Thanks for responding, David. Now let's take a look at what you cited to support your assertion that "the real-life experience is that voter participation after enactment of voter I.D. has increased".
David Blaska wrote:A study by the University of Missouri on turnout in Indiana showed that turnout actually increased by about 2 percentage points overall in Indiana in 2006 in the first election after the voter ID law went into effect.
Interesting (and telling) that the link looks
like it heads to The Beaufort Observer
, but actually takes you to the Heritage Foundation. Hadn't heard of the Observer
before, but a cursory examination shows that's it's a right-wing mouthpiece publication, so no surprise that it should redirect me, I guess.
However, the actual study
is real. So let's look into it-- specifically, who funded it
[author] Milyo said he had received a grant, but hemmed and hawed and couldn’t seem to remember from whom it came.
As it turned out, Milyo's grant money for his study came from an organization created by Mark F. "Thor" Hearne, the former Bush/Cheney '04 national general counsel, and one of the Republican Party's top operatives behind pushing for such photo ID laws around the country. Hearne was, in fact, instrumental in creating the very Indiana law which Milyo's study claims to show, has caused no voter disenfranchisement in the state.
Turns out, reading more from that link, that Milyo has a habit of publishing "research" that's friendly to right-wing causes. Indeed, Milyo turns out to be a Senior Fellow at the Cato Institute
, which was co-founded by, *surprise!* Charles Koch.
Ok, I think we can safely put that one aside.
David Blaska wrote:An in-depth survey by former Federal Elections Commission member Hans Van [sic] Spakovsky reports that "record turnout in Georgia in the 2008 presidential primary election—over 2 million voters, more than twice as much as in 2004 when the voter photo ID law was not in effect (the law was first applied to local elections in 2007). The number of African–Americans voting in the 2008 primary also doubled from 2004."
Another Beaufort/Heritage link. Nice. Guess this makes sense, though, since von Spakovsky is a Senior Legal Fellow
at the Heritage Foundation.
to the Washington Post
Career Justice Department lawyers involved in a Georgia case said von Spakovsky pushed strongly for approval of a state program requiring voters to have photo identification. A team of staff lawyers that examined the case recommended 4 to 1 that the Georgia plan should be rejected because it would harm black voters; the recommendation was overruled by von Spakovsky and other senior officials in the Civil Rights Division.
Von Spakovsky served as Republican Party chairman in Fulton County, Georgia and as a Republican appointee to the Fulton County Registration and Election Board, where he championed strict voter-identification laws. While in Georgia, von Spakovsky was a member of the politically conservative Federalist Society. He worked as a lawyer for George W. Bush's team during the 2000 Florida Presidential election recount.
Nope, no bias there. But let's look at the actual claim that the voter ID law had no depressive effect on minority voters in Georgia in 2008. As Sundeep Iyer writes
Even if turnout increases at the same time as the adoption of a new voter ID law, there may be something other than the voter ID law – Mr. Levitt identified campaign mobilization, in particular – that caused the turnout increase. In other words, correlation does not imply causation.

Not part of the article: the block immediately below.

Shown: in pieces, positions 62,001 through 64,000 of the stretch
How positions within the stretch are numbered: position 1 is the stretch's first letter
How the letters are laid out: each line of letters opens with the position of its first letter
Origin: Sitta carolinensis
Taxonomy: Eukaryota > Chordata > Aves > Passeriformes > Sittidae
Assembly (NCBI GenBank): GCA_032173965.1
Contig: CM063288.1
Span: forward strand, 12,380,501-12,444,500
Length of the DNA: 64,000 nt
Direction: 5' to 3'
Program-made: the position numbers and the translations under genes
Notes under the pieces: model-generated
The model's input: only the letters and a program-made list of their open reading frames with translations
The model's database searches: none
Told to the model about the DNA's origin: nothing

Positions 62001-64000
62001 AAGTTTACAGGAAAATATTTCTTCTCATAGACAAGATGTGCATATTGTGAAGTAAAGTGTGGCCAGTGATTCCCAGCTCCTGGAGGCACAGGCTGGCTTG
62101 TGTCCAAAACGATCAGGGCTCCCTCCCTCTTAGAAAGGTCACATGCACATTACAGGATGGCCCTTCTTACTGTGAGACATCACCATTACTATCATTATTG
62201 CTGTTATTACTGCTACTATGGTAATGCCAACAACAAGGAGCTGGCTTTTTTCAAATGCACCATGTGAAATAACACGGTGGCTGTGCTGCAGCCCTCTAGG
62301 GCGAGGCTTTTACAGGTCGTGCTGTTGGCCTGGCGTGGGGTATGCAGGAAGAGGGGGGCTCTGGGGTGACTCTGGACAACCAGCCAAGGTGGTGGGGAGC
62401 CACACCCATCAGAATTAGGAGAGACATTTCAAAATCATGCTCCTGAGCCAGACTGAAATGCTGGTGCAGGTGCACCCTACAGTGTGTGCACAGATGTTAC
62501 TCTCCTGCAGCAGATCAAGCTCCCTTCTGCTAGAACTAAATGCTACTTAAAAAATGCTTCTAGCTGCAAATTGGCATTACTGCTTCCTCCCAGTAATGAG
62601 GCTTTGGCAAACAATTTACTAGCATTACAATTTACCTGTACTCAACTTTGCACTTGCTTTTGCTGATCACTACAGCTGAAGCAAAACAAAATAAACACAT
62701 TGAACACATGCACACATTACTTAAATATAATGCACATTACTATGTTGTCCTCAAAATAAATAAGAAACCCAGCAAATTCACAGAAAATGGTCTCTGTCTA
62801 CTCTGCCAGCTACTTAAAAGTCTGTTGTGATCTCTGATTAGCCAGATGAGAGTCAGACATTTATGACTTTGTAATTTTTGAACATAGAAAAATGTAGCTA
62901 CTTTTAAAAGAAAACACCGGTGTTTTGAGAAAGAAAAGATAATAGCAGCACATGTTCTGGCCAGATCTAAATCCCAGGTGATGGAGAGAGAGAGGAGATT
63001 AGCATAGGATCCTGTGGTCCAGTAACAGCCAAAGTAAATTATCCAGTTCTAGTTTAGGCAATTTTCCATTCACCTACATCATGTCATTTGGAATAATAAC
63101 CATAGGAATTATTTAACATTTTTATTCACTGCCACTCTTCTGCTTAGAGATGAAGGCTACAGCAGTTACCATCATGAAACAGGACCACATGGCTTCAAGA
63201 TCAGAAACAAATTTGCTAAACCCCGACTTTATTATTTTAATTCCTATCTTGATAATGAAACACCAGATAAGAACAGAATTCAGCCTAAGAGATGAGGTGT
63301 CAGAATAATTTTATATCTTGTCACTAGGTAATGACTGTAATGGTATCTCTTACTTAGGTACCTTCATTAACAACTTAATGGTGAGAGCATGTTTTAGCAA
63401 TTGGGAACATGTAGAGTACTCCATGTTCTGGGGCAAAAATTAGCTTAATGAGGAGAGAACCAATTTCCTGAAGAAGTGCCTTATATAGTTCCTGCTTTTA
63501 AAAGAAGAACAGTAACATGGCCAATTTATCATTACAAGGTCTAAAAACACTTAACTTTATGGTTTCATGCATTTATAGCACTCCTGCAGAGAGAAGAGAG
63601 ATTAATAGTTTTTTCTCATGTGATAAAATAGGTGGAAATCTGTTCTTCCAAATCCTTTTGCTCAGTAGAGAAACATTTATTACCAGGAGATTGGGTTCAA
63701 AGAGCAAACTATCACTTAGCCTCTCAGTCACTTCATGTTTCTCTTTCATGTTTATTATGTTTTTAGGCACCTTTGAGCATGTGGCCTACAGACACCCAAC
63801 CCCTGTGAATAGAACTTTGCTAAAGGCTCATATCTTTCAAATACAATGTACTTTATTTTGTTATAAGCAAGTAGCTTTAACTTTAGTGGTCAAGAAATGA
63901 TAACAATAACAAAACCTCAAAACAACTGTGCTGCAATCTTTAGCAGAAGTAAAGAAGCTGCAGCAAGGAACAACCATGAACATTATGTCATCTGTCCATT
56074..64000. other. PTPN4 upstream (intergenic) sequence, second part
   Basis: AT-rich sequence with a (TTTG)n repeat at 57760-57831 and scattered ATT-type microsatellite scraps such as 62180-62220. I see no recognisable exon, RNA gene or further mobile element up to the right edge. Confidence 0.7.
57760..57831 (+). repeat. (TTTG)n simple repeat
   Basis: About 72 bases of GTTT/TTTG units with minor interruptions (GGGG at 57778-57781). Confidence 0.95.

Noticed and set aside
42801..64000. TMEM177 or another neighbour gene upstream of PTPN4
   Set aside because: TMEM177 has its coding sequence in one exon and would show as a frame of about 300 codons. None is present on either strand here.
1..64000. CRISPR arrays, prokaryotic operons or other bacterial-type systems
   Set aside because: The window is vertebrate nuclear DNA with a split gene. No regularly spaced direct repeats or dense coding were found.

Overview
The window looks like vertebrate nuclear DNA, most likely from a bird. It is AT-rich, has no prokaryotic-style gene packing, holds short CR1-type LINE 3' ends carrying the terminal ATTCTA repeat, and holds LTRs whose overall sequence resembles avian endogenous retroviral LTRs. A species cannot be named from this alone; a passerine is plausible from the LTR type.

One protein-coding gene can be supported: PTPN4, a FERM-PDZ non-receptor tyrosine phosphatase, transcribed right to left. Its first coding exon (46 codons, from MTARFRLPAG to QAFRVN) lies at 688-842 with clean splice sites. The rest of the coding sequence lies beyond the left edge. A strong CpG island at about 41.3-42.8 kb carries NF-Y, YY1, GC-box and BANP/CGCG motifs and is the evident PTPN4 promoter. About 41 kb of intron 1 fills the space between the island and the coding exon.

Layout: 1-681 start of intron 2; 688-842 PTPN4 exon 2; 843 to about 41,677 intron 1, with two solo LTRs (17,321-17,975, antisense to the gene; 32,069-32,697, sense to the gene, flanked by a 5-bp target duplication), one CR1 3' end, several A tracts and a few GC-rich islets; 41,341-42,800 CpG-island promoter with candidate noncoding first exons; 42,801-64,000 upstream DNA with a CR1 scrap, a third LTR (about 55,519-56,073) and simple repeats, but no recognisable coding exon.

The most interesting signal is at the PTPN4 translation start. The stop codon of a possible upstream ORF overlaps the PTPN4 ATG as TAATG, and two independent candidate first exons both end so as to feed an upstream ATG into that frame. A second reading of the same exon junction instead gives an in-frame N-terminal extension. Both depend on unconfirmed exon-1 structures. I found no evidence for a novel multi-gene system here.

By comparing Georgia’s turnout with turnout in other similar states that do not have voter ID requirements, it is possible to control for other factors that influence turnout.
In other words, the black turnout jump in North Carolina, a state without voter ID laws, was more than twice the size of the jump in Georgia, a state with stringent voter ID laws. When appropriately contextualized, Georgia’s voter ID law no longer looks quite so harmless.
David Blaska wrote:This study from Columbia University says that tho the authors' sympathies are against voter I.D., they could find no evidence that it reduced participation.
Technically true. In the abstract
, they phrase it as follows:
Stimulated by the pressing policy debate, recent scientific research on the turnout question is largely inconclusive: different datasets, measurement rules and statistical models produce different and contradictory findings.
Our findings suggest that the data are not up to
the task of making a compelling statistical argument.
So yes, these two authors feel the data doesn't support vote suppression. They also
feel the data doesn't discount
it, either. Inconclusive; however, they most certainly do not suggest that voter turnout increased, which is your claim.
David Blaska wrote:Furthermore, the 2007 U.S. Supreme Court case that upheld Indiana's Voter I.D. (Crawford v. Marion County)
True, the law survived a SCOTUS ruling. How does that prove that "voter participation after enactment of voter I.D. has increased"?
Not quite right
David Blaska wrote:30 states have some form of Voter I.D., 18 require a photo.
. Only seven states have strict voter ID laws (Wisconsin now being one of them), where a photo is required
. Seven additional states ask for photo ID, but allow you to vote if you "can meet certain other critieria", which varies by state. Sixteen additional states require some sort of ID, such as utility bill or bank statement, which included Wisconsin until recently.
However, this is all beside the point. We were trying to prove that voter turnout generally goes UP in a state after a photo ID law is passed, right?
David Blaska wrote:I will grant you one point, Mr. Beans: Voter I.D. does reduce turnout among fraudulent voters.